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There is much speculation as to who will be the face of the new Canadian five-dollar bill. Terry Fox is a name that keeps popping up in conversation about nominating a worthy candidate. Fox’s hometown of Port Coquitlam, B.C. is campaigning to get him on the bill.
Terry Fox became a national hero in 1980 when he attempted to run across Canada with one leg in an effort to raise money for cancer research. Fox was 22-years-old at the time and made it more than 5,300 kilometres beginning in St. John’s, Newfoundland before his run was cut short in Thunder Bay, Ontario due to cancer spreading to Fox’s lungs. He died ten months later, June 28, 1981.
His run lives on in many countries as an annual fundraiser that has since gone on to raise millions of dollars for cancer research called the Terry Fox Run.
“Terry has just an amazing legacy, not only here in his hometown of Port Coquitlam, not only in British Columbia, not only in Canada but around the world,” said Brad West, Mayor of Port Coquitlam.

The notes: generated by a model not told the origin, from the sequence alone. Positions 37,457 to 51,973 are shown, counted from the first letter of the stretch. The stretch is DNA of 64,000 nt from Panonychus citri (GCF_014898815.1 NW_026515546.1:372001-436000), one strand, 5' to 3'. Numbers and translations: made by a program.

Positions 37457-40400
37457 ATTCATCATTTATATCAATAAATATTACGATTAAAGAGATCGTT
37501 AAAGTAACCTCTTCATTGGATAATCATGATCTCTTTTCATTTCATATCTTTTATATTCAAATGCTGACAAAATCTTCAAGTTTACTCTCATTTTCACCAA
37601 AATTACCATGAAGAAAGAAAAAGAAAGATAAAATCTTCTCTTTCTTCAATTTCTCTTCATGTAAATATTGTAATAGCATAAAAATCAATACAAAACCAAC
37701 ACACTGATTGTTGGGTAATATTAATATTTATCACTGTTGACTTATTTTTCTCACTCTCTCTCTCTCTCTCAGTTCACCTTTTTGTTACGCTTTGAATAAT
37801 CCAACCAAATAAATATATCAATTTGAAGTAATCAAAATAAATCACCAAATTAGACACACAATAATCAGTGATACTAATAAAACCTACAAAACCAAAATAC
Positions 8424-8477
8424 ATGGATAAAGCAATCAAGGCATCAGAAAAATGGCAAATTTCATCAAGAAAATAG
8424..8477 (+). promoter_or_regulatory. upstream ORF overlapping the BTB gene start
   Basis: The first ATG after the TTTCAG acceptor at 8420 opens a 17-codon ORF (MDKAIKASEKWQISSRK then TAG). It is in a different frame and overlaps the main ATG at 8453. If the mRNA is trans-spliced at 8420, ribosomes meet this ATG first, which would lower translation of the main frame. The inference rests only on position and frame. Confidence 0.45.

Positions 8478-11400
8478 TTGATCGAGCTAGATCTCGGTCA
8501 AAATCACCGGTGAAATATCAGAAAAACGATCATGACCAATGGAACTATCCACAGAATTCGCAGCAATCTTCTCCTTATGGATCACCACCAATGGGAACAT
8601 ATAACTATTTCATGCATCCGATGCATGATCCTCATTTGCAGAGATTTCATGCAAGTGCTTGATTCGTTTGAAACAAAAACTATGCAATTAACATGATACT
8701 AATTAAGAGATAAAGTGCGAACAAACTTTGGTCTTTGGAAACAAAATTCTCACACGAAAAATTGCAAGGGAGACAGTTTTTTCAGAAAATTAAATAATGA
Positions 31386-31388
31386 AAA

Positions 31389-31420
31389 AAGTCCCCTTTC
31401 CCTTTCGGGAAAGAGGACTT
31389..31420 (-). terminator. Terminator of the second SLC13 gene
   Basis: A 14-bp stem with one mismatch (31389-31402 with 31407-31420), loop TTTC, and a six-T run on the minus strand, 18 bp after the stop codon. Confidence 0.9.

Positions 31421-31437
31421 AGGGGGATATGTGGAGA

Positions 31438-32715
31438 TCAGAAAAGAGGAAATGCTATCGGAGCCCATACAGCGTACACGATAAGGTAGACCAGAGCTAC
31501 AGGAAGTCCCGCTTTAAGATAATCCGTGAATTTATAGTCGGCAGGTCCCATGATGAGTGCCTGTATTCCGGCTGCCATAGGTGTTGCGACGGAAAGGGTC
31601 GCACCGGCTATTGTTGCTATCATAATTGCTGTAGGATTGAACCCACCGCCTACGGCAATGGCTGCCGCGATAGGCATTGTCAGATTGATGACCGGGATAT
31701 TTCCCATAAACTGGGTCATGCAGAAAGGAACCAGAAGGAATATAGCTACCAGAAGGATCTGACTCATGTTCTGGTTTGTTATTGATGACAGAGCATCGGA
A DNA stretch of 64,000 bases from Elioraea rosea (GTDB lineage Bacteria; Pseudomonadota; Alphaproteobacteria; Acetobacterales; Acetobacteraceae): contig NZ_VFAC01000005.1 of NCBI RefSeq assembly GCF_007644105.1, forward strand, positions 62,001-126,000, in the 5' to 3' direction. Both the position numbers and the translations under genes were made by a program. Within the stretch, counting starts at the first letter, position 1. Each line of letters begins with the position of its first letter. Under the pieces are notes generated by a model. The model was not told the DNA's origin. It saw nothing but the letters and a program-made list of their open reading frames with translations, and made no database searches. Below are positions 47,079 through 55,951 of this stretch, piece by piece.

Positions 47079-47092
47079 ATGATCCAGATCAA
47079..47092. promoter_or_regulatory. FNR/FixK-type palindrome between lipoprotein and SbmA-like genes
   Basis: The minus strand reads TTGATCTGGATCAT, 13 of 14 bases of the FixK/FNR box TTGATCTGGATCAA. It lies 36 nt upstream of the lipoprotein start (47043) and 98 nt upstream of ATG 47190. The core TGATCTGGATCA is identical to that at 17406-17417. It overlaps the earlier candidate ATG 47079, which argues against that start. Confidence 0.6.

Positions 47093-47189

“He has inspired, and he continues to inspire, millions of people.”
Anyone is eligible to be nominated to be the new face of the five-dollar bill as long as they are a Canadian citizen and have been dead for 25 years or more. Nominations close on March 11 and will then be reviewed by an independent advisory council that will be responsible for comprising a shortlist. Minister of Finance, Bill Morneau, will have the final say on who is chosen.
Port Coquitlam included a link on its home page to help direct people to the Bank of Canada’s nomination page in an effort to help get Fox on the bill.
“He really embodies all the values that all of us, no matter where we live, hold dear to our heart, so I think that Terry would be a great unifying national choice for our country,” said West.
“Terry was a normal guy, and he came from a very normal family in Port Coquitlam, and it was inspiring as a little guy in PoCo to hear that story.
“To have that recognized nationally in a way that would be enduring, and would be interacting regularly with, every time we picked up a $5 bill, is really hard to describe.”
Mayor West even wrote to Morneau and Bank of Canada Governor Stephen Poloz to express the formal support of Port Coquitlam.
Via Rail announced this morning that CN has notified them that partial routes between Quebec City, Montreal, and Ottawa will be back up and running as early as Thursday, Feb. 20.